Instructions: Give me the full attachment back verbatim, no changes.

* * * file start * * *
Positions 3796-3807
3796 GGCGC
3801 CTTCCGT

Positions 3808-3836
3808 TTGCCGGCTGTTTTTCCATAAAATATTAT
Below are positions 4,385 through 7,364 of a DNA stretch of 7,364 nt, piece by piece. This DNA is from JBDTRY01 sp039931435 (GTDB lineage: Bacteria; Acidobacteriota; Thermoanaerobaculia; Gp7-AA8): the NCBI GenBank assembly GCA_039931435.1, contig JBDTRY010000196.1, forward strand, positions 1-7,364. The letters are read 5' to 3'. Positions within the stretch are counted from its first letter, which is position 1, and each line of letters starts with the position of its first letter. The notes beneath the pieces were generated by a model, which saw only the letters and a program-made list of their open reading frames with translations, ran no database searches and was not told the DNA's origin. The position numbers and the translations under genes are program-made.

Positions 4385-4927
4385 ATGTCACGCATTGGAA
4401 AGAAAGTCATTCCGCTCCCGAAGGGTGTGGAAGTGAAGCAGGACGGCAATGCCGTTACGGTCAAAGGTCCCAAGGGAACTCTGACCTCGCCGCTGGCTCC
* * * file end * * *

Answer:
Positions 3796-3807
3796 GGCGC
3801 CTTCCGT

Positions 3808-3836
3808 TTGCCGGCTGTTTTTCCATAAAATATTAT
Below are positions 4,385 through 7,364 of a DNA stretch of 7,364 nt, piece by piece. This DNA is from JBDTRY01 sp039931435 (GTDB lineage: Bacteria; Acidobacteriota; Thermoanaerobaculia; Gp7-AA8): the NCBI GenBank assembly GCA_039931435.1, contig JBDTRY010000196.1, forward strand, positions 1-7,364. The letters are read 5' to 3'. Positions within the stretch are counted from its first letter, which is position 1, and each line of letters starts with the position of its first letter. The notes beneath the pieces were generated by a model, which saw only the letters and a program-made list of their open reading frames with translations, ran no database searches and was not told the DNA's origin. The position numbers and the translations under genes are program-made.

Positions 4385-4927
4385 ATGTCACGCATTGGAA
4401 AGAAAGTCATTCCGCTCCCGAAGGGTGTGGAAGTGAAGCAGGACGGCAATGCCGTTACGGTCAAAGGTCCCAAGGGAACTCTGACCTCGCCGCTGGCTCC